The giant squid is an "eat the crew, ask questions later" kind of cephalopod, and motion pictures have rightly depicted it as a very angry animal that's not given to conversation. To see a giant squid is to be attacked by a giant squid, the saying goes. But, like Tom Cruise between movies, the giant squid is camera-shy. And, just like the diminutive actor, Architeuthis dux spends long periods lurking out of sight, surely up to no good, before bursting forth, tentacles flailing, and exercising its alternate belief system. In Mr. Cruise's case, the alternate belief system is Scientology. In the giant squid's case, the alternate belief system is a desire to wrap you in its horrible tentacles and poke you to death with its poisonous beak. There are similarities.
Usually we only see giant squid in artist's conceptions fighting sperm whales (very scary) or washed up dead on beaches (not very scary at all). But now the Japanese have ruined it for everyone. With the aid of a very long string and a bag of mashed shrimp, Tsunemi Kubodera and Kyoichi Mori have taken 500 pictures of the giant squid at home. Stripping all the mystery and dignity from this great beast, they got the not-very-coordinated, 26-foot-long monster to snag itself on their bait bag. No one said the giant squid was very bright, but the fact that it tried to free its tentacle for more than four hours before giving up and tearing the thing off doesn't do much for its reputation. Even the researchers' statement that the giant squid seems "much more active … than previously suspected" comes across as a little condescending.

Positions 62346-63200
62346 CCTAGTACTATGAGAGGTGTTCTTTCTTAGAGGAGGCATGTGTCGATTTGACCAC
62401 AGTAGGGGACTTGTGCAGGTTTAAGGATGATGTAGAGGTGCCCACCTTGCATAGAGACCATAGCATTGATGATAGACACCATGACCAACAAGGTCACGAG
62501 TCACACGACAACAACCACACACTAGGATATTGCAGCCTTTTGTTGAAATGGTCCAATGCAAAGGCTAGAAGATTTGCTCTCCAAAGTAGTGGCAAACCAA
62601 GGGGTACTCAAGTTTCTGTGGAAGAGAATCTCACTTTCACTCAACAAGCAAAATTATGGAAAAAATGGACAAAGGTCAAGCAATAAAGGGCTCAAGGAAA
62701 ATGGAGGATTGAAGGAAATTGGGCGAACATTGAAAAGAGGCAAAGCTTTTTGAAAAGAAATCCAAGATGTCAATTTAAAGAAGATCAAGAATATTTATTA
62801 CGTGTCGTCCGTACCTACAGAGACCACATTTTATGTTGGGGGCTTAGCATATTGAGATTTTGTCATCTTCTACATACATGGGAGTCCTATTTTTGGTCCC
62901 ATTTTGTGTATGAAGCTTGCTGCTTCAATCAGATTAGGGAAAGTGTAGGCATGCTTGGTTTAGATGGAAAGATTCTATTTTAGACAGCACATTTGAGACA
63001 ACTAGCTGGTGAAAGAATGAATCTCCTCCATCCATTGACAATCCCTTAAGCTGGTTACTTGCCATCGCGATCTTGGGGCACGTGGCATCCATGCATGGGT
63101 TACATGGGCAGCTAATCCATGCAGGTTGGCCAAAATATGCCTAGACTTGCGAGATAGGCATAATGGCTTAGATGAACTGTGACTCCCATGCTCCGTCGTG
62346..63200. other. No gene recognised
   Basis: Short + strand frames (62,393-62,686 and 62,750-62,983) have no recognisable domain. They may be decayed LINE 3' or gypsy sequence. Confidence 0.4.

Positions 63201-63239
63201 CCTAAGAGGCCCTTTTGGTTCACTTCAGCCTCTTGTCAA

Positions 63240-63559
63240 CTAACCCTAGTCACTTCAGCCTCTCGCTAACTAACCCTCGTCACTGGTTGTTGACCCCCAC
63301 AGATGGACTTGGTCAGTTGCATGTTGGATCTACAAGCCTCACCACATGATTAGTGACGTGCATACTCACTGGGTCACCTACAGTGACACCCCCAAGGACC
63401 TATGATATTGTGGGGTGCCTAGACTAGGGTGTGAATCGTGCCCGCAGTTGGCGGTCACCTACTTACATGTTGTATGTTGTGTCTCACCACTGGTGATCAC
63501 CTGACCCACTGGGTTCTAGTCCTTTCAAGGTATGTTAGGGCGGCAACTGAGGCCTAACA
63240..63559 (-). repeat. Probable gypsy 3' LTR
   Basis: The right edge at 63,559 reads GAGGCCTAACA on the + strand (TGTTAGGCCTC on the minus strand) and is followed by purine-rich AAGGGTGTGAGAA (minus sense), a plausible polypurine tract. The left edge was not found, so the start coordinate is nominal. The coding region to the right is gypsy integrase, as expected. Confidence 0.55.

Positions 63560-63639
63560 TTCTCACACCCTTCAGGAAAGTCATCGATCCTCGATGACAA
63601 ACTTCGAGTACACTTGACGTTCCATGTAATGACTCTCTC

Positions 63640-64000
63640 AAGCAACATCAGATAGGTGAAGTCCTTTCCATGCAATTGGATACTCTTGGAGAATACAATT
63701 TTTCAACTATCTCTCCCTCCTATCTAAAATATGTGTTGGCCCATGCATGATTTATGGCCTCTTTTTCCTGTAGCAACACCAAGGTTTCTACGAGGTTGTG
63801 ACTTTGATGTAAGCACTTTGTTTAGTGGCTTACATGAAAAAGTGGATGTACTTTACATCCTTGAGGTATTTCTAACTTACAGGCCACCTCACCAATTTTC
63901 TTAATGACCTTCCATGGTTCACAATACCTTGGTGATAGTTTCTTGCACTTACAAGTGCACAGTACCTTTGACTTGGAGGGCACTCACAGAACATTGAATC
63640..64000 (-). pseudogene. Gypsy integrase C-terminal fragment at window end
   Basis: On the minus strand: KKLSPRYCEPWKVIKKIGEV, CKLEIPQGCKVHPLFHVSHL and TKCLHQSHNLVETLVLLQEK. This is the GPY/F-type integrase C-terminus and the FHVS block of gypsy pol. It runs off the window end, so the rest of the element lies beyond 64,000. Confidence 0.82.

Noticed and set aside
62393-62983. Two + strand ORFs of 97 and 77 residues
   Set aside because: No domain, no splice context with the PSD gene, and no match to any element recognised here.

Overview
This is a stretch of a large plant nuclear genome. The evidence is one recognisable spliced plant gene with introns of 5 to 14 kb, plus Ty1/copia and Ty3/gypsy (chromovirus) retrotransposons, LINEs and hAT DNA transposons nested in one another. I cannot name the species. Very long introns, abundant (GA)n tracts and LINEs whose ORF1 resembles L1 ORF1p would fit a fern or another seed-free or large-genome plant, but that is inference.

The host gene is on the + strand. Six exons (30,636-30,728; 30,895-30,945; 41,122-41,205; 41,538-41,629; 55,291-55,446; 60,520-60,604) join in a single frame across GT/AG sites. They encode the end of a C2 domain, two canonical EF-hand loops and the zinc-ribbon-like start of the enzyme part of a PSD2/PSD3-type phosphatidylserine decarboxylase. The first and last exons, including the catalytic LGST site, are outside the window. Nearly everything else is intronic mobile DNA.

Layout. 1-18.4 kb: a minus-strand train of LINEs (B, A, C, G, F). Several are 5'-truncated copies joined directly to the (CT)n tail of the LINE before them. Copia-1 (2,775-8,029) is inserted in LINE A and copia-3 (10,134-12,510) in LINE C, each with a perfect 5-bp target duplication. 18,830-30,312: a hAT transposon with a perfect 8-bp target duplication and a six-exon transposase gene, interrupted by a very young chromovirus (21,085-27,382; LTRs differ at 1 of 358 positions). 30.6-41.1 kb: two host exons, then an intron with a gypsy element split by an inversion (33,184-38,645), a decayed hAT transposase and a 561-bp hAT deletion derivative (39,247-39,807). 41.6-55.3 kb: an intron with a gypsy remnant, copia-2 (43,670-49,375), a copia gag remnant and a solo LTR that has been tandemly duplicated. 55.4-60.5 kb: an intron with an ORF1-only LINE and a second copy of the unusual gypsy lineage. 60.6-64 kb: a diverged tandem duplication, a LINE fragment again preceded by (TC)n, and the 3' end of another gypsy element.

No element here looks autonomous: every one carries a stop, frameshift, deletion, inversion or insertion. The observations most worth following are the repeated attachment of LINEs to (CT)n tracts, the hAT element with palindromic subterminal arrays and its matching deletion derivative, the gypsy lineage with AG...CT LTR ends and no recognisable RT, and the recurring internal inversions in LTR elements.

Kubodera and his crew have taken great pains to emphasize that losing a tentacle hasn't harmed the squid, but if they knew anything about giant squid they'd cut the press conferences short and run home to protect their families from this now-livid cephalopod that almost surely wants revenge. The giant squid hates everything: It hates Kirk Douglas, it hates the crew of the Pequod, and it especially hates scientists who make it look stupid.